At the Board meeting of March, Alderman Denny took the floor of what I can only assume was a very unsettled assembly. He addressed the controversy and acknowledged the public disquiet in the city and how the matter had been handled. He went on to extol the virtues of William Malcomson and the Waterford Steamship Company and also to discuss the current action believing it would have been better: “to have asked for reasonable compensation for the loss of the Gannet. The original cost of that boat was £1,150, and she was 7 years at sea, exposed to very trying and severe weather all seasons so that it is not too much to say that she lost 5% of her original value (PA obviously though not mentioned in the report) thus leaving her value at £757 or thereabouts. If we make up our minds that the crew the Gannet was in no way to blame in the matter, then we are entitled to about £750, and more in fairness. If, on the other hand, it can be shown that the Gannet was wrong and that the fault did not lie with the Beta, are not entitled to a single farthing.”[vii]
Councillor Walsh rebutted this pointing out that it was right and proper that the Harbour Board take legal proceedings against Malcomson and WSCo. At issue he felt was the livelihoods and property of the 7 pilots who were aboard the Gannet that night, and who were out of work since.[viii]
After much acrimony, a proposal was put forward from Mr Jacob saying that legal proceedings should be halted and that a request for a settlement of £600 be put to the WSCo. This was seconded and eventually agreed to. In what must have seemed like a very melodramatic twist, at this point, Mr. Jacob held up a letter from the WSCo stating that they would be happy to settle the matter for £600. Game set and match to Mr. Malcomson it would appear.[ix]
Members of the Harbour Board were insistent that an inquiry was required into the actions of the Pilot Master that night in the harbour. Questions were raised about his fitness to operate, and the judgment of all the pilots on the night. However, there were also pragmatic concerns. What if the Board found that the pilots were in error? Would the £600 be forfeit, would they come out the worse. It seems that a subcommittee was formed to look into the matter, but I could find no report in the papers of the time as to any findings.[x] I’d imagine that the vast majority of people had already heard too much about the incident.
But what of the Gannet? Whatever the acrimony within the offices of the Harbour Board, the matter still existed of a sunken vessel and one less pilot boat to meet the needs of the port. A wreck buoy was stationed directly over the vessel and a notice contained in papers as early as the day after the event. Subsequently, the wreck was raised, as it was an impediment to shipping. My guess is that the damage was so bad, the pilot boat was dragged closer to the Wexford shore and dropped to the bottom. Walter Foley told me previously that the salmon driftnet fishermen had a foul mark off Broomhill called the Pilot Boat. It’s the only one that I am aware of that fits the bill.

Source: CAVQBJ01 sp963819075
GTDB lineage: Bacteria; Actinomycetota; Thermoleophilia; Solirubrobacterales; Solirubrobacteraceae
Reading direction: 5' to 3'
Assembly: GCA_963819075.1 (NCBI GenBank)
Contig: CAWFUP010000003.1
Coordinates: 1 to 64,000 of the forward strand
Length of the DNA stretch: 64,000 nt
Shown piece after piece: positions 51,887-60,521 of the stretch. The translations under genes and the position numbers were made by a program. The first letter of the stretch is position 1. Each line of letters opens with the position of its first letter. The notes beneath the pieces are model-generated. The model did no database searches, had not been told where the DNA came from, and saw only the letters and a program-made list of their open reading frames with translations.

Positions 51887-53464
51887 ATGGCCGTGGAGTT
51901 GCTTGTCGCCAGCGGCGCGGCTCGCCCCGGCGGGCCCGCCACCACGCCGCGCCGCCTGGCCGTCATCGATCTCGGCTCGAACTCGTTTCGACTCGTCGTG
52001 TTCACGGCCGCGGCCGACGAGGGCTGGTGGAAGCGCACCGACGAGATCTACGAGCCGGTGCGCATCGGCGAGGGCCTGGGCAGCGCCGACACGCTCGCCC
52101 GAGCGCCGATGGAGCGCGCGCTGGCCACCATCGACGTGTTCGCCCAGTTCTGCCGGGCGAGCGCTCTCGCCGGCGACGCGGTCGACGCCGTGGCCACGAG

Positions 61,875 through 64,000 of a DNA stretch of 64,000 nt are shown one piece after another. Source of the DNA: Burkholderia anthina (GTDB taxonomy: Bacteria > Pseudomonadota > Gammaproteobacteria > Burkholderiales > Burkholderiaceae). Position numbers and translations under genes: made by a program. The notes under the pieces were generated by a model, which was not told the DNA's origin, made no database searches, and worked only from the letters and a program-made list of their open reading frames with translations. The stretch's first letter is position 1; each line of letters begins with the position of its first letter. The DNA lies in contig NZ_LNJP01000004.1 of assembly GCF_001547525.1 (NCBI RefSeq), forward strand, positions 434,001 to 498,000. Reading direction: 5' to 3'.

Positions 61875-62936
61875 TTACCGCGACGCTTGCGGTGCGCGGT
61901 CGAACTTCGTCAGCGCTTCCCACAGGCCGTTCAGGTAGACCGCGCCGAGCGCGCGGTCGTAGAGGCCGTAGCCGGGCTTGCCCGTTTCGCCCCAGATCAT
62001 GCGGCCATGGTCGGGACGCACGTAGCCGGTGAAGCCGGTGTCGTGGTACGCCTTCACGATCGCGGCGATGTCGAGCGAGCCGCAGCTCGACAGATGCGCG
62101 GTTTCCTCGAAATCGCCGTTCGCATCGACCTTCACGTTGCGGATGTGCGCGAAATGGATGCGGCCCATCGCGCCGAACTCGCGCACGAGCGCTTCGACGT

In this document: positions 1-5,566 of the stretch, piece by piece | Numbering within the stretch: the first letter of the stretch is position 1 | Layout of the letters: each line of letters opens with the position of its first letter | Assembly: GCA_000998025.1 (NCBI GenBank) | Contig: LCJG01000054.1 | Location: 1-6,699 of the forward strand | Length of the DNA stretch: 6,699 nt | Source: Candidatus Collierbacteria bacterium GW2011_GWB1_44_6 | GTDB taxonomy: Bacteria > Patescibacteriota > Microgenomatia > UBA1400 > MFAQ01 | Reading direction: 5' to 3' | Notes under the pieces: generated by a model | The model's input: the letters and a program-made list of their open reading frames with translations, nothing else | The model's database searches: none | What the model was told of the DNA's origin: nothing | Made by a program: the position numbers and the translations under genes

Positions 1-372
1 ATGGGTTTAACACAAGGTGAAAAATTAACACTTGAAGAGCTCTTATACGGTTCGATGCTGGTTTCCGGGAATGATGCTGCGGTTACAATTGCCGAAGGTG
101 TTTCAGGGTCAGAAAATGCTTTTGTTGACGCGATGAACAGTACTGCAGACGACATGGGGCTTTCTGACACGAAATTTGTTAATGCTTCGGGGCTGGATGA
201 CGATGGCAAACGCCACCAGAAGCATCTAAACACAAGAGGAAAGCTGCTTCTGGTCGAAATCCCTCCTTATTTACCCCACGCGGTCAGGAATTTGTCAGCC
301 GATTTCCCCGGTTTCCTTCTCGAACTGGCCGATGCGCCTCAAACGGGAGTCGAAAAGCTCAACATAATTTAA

Interestingly, the Gannet was not replaced. Newspaper accounts later that year point to a drop in shipping and a struggle to meet the wages of pilots due to the resulting loss in revenue to the port. Although other boats were employed at Passage, and an occasional replacement at Dunmore, the Seagull carried out the duties on her own at Dunmore East until she was replaced at some point in the early 1930s by the Elsie J.
I wanted to acknowledge this wonderful achievement by a blog regular, David Carroll. David wrote his first guest blog for us in January 2017 and has been a firm favourite since. In that story, Memories of a Harbour Boy, David recalled growing up in Dunmore East including the comings and goings of the lifeboat and crew. His obvious love of place and subject has been one of the most significant elements I think, in the success of his book on the Dunmore East Station. But the wonderful achievement of raising over €31k in the challenging covid times, bears testament to not just his engaging writing style or attention to detail, but also to the genuine respect and high regard the lifeboat crew and wider volunteers are held. I have already shared the news via my usual social media channels, this post is specifically aimed at the tides and tales community who subscribe by email and who may have missed the details. Andrew Doherty. The official communication starts from here: